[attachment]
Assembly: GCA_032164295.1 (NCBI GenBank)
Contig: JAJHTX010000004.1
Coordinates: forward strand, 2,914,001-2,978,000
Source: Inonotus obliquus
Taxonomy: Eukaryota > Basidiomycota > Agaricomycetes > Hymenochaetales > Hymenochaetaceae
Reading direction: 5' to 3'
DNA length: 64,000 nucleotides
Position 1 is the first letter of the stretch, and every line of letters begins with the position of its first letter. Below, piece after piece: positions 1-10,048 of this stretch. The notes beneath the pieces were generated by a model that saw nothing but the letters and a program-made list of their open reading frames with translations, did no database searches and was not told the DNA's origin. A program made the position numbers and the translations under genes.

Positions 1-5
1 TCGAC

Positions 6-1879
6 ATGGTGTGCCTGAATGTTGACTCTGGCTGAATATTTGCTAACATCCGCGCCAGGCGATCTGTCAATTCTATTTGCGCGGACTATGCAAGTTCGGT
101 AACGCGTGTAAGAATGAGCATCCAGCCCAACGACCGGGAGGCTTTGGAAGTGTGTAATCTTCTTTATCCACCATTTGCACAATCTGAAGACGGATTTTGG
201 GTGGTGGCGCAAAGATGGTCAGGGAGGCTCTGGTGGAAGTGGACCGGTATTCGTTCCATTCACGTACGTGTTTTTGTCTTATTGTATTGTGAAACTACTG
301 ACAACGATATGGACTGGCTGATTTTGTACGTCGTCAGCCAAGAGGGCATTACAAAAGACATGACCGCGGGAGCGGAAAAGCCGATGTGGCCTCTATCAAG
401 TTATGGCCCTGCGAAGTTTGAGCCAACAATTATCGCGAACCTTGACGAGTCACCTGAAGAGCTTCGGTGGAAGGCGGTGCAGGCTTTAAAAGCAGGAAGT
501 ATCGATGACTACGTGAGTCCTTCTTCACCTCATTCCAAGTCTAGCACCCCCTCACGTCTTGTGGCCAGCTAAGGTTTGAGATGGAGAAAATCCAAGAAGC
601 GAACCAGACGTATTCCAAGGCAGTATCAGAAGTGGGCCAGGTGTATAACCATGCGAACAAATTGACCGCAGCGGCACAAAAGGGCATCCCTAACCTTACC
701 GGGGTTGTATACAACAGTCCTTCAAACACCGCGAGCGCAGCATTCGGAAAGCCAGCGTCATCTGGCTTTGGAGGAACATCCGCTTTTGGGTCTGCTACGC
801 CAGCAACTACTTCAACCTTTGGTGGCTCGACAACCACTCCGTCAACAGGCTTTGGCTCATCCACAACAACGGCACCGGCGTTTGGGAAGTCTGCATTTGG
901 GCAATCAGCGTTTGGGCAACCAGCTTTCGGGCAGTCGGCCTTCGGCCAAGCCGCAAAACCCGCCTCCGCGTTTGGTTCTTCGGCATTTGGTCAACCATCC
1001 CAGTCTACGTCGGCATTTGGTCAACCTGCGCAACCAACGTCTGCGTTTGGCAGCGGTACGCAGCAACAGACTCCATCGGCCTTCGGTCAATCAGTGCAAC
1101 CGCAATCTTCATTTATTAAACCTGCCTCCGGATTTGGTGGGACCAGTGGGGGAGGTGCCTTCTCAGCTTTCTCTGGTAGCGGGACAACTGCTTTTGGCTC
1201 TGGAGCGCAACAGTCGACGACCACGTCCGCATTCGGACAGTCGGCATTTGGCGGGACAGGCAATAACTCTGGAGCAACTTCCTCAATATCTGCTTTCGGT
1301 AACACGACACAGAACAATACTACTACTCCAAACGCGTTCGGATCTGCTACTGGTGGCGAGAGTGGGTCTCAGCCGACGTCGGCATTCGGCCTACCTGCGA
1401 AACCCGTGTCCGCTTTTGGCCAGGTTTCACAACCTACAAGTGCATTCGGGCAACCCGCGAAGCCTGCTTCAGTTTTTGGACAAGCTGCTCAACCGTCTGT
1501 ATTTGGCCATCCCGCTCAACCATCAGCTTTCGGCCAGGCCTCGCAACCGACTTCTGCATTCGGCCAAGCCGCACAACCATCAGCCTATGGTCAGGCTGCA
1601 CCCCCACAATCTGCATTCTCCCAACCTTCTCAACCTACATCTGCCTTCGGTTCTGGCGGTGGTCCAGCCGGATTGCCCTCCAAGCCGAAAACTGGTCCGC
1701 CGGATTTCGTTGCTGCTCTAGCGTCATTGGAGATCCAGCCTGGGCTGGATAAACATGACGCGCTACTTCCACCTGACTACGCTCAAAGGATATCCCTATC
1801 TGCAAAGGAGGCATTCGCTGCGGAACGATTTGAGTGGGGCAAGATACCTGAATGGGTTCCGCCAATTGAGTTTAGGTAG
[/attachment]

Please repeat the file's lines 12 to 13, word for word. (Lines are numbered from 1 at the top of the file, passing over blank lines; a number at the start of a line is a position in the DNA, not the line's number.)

6 ATGGTGTGCCTGAATGTTGACTCTGGCTGAATATTTGCTAACATCCGCGCCAGGCGATCTGTCAATTCTATTTGCGCGGACTATGCAAGTTCGGT
101 AACGCGTGTAAGAATGAGCATCCAGCCCAACGACCGGGAGGCTTTGGAAGTGTGTAATCTTCTTTATCCACCATTTGCACAATCTGAAGACGGATTTTGG